Campus has been buzzing. Has Rollins Outdoor Club (ROC) really lost housing for next year? Can a new organization gain housing if ROC gets kicked out?
ROC did lose housing following its annual review due to failing to meet expectations that were set for it when it was placed on probation last spring. The organization did fi le an appeal to keep its current housing on Feb. 3, but a decision on the appeal has not yet been reached. The president of ROC, Riley Schlub ‘11, neglected to give comment on the subject.
Leon Hater, director of Residential Life, would not provide specific reasons why ROC’s housing was not renewed, but mentioned that many houses are put on probation or lose housing because of lack of house occupancy, alcohol violations by members, vandalism, and/or poor organizational functioning.
Of the 12 residential organizations on campus, four have been placed on probation following their annual review, including X Club and Pinehurst. Two groups, TKE and NCM, were taken off probation. They exceeded expectations that were outlined for them in spring 2010 and worked closely with Residential Life and Fraternity and Sorority Life (FSL) to make the necessary improvements.
Just because an organization is on probation, does not mean that it will lose housing. According to Ingrid McLennan, Associate Director of Residential Life, “many organizations go through ups and downs. Our belief, and past experiences show, that most groups that go on probation do the work necessary to strengthen their organization and return to good housing standing.”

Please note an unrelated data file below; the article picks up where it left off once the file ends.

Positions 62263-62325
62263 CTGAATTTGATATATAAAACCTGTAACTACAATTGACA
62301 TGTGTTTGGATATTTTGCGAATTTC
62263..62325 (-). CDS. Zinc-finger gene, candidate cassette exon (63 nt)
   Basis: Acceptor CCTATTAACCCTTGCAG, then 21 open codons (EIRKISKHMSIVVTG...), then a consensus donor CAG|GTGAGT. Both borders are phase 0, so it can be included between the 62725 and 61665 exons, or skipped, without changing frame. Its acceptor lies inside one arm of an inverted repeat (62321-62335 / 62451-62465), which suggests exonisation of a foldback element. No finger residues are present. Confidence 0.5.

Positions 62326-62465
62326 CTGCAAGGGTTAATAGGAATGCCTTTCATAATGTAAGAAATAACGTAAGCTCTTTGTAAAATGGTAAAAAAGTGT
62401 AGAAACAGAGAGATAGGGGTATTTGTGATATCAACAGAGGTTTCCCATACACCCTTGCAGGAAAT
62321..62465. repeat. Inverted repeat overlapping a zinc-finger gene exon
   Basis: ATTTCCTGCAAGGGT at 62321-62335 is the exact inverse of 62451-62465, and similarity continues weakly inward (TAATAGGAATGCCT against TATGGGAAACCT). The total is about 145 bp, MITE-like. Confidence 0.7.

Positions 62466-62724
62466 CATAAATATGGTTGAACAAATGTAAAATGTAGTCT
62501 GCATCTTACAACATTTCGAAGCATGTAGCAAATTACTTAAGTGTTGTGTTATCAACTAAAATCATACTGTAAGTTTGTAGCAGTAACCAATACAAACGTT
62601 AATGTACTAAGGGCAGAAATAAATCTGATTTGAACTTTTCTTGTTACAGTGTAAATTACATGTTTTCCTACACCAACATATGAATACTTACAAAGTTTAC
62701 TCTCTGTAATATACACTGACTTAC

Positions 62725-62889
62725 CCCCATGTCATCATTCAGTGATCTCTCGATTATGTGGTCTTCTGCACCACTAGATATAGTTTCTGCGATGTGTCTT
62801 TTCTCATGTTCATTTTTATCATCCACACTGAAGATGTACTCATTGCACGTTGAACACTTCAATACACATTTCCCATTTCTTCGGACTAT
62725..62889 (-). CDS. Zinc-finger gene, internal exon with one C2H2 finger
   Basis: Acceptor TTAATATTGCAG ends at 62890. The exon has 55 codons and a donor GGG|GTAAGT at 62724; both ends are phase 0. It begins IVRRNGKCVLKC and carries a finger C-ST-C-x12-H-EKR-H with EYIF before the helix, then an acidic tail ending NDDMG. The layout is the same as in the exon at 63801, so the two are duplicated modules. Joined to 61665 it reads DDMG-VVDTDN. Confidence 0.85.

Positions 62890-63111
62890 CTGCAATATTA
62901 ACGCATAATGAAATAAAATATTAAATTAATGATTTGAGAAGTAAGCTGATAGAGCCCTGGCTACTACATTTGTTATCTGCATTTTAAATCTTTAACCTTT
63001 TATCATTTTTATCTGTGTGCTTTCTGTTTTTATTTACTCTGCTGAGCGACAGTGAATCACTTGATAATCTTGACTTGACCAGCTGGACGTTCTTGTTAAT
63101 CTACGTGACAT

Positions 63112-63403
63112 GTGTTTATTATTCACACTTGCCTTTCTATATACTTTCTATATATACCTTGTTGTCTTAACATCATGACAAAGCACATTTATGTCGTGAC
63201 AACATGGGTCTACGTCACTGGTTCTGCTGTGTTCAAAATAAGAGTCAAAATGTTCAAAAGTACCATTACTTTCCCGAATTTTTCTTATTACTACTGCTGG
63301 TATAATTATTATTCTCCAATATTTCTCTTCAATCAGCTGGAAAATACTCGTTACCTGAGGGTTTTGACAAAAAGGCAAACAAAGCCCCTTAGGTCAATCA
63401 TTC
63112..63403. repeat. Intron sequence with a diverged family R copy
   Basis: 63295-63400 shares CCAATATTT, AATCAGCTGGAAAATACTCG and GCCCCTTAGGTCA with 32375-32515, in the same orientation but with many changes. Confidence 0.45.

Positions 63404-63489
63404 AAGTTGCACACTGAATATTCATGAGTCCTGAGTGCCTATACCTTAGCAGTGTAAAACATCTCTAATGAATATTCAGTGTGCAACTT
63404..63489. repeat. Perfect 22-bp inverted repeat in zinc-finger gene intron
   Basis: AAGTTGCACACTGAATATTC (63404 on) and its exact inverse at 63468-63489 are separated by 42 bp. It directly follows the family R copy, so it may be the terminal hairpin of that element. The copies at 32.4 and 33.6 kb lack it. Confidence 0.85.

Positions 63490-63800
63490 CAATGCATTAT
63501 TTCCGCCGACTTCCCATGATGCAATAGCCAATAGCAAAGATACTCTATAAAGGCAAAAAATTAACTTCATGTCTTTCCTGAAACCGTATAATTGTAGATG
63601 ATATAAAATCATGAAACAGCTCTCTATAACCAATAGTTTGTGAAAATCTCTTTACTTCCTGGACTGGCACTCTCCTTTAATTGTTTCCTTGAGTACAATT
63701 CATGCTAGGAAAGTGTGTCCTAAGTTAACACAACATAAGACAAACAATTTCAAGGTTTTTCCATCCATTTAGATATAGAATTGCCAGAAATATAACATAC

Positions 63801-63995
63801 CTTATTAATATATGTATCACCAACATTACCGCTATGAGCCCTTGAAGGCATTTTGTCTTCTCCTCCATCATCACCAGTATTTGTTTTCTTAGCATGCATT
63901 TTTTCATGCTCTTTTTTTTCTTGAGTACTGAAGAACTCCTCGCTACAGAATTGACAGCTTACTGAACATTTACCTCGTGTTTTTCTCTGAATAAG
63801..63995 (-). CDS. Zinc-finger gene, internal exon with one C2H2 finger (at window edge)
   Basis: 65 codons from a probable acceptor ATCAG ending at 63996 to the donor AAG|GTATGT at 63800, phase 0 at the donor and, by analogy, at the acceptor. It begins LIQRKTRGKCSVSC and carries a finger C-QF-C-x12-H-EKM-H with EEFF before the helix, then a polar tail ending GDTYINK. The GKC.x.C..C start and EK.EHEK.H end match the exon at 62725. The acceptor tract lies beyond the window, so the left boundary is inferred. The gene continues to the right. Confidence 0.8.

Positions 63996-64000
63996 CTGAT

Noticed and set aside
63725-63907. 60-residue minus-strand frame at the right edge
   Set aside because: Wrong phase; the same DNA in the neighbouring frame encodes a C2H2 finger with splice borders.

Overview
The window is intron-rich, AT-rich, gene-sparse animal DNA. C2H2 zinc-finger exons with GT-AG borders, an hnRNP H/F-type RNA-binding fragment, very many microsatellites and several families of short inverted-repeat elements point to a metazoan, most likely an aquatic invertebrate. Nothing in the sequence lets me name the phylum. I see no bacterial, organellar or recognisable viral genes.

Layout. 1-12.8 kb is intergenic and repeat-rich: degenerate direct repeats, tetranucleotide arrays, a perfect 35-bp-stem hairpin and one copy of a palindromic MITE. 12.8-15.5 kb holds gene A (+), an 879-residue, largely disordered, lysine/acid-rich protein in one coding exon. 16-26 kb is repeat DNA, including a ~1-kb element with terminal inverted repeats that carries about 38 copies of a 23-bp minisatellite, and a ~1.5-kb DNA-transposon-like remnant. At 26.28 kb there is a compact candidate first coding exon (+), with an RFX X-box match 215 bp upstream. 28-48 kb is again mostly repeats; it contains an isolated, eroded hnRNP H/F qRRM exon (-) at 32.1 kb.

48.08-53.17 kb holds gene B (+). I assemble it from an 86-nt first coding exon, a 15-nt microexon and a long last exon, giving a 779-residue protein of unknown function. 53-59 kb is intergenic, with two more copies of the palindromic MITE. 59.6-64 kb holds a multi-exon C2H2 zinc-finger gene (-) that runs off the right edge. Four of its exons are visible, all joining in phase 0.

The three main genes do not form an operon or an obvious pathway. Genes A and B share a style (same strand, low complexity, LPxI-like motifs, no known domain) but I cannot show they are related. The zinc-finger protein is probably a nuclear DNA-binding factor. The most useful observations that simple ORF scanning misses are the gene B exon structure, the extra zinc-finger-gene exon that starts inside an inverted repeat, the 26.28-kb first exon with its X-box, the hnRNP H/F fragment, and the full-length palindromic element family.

Every year, all residential organizations go through an annual review called the Community Commitments Review. The expectations of each group are outlined to the leadership and are based on the expectations of the college as well as those of the national fraternity and sorority groups’ expectations. All leaders go through a day long training outlining the process.
FSL and Residential Life work closely with all groups throughout the year by having weekly meetings and setting common goals. A committee of faculty and staff reviews the groups and makes recommendations regarding the status of each group. Groups may either be returned to good standing or lose the privilege of having a house based on whether they met the expectations.
William Boles, chair of the Student Life Committee and professor of English, stated that “the institution of the review process, which is three years old now, I believe, is not meant to be a punitive device against the ROs. It was created to provide guidance and assistance to all our ROs to ensure that they create communities that succeed and represent the college well academically as well as socially. It is a process to make Rollins better.”
There will be a call for interest in group housing whether or not ROC is removed from Lyman. The Community Commitments Review Committee will reach a decision on ROC’s appeal by Friday, Feb. 11.
If space is available in a small house, options to be housed in a wing or on a floor may be available for interested groups next year.